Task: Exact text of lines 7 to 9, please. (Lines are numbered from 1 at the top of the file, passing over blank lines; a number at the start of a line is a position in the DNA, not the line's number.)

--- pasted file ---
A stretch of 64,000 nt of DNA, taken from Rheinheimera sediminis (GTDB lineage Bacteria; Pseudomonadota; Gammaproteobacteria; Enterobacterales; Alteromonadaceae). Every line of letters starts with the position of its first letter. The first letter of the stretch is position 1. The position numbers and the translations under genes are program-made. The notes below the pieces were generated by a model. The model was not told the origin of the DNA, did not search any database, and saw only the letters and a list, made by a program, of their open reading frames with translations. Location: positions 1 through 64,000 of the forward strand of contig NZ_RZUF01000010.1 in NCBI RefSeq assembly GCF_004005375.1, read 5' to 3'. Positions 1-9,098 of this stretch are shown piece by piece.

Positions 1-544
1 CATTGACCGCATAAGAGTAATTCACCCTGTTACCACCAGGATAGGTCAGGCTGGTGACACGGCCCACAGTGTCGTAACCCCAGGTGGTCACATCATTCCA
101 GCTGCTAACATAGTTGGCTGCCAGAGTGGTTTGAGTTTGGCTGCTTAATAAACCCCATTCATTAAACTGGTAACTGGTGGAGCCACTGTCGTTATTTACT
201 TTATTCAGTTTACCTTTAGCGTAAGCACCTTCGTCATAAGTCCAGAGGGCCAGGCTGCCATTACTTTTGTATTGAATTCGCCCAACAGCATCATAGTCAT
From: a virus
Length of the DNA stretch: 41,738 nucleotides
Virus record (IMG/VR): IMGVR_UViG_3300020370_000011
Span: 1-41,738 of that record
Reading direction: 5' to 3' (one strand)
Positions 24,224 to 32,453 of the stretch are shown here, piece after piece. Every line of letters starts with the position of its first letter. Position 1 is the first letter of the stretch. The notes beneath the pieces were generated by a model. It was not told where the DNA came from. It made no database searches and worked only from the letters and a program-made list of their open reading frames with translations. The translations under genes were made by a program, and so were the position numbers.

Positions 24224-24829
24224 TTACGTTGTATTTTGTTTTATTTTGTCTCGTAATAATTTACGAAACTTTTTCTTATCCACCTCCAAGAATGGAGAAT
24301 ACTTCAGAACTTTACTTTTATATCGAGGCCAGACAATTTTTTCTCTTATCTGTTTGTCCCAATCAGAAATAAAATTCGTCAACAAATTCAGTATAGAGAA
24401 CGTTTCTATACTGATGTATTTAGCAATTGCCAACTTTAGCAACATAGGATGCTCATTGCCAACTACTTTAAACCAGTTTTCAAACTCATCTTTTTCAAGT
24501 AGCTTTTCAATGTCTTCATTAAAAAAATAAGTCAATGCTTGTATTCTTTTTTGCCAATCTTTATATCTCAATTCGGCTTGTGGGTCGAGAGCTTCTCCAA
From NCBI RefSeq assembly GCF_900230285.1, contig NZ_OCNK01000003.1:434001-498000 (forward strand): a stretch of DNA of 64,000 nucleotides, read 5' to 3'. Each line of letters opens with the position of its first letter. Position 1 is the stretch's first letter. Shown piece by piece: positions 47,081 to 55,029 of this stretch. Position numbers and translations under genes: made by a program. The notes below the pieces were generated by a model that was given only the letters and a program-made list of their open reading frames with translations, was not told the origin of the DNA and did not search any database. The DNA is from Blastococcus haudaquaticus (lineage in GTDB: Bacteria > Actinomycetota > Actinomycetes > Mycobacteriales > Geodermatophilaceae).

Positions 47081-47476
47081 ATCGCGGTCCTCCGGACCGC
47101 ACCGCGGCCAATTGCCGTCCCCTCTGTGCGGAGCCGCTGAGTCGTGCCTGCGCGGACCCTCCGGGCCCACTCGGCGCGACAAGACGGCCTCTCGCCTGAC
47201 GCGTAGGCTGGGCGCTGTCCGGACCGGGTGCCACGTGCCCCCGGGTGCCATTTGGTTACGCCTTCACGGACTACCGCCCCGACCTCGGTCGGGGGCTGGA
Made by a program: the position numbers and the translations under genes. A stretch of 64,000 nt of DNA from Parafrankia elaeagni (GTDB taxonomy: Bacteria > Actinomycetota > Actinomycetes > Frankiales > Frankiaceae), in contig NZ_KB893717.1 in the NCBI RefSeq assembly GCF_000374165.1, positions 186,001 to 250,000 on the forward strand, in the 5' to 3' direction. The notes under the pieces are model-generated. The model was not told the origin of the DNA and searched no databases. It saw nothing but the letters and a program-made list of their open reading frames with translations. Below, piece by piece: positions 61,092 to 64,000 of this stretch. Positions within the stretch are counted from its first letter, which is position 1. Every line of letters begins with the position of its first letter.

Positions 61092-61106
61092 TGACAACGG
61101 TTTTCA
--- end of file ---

Length of the DNA stretch: 41,738 nucleotides
Virus record (IMG/VR): IMGVR_UViG_3300020370_000011
Span: 1-41,738 of that record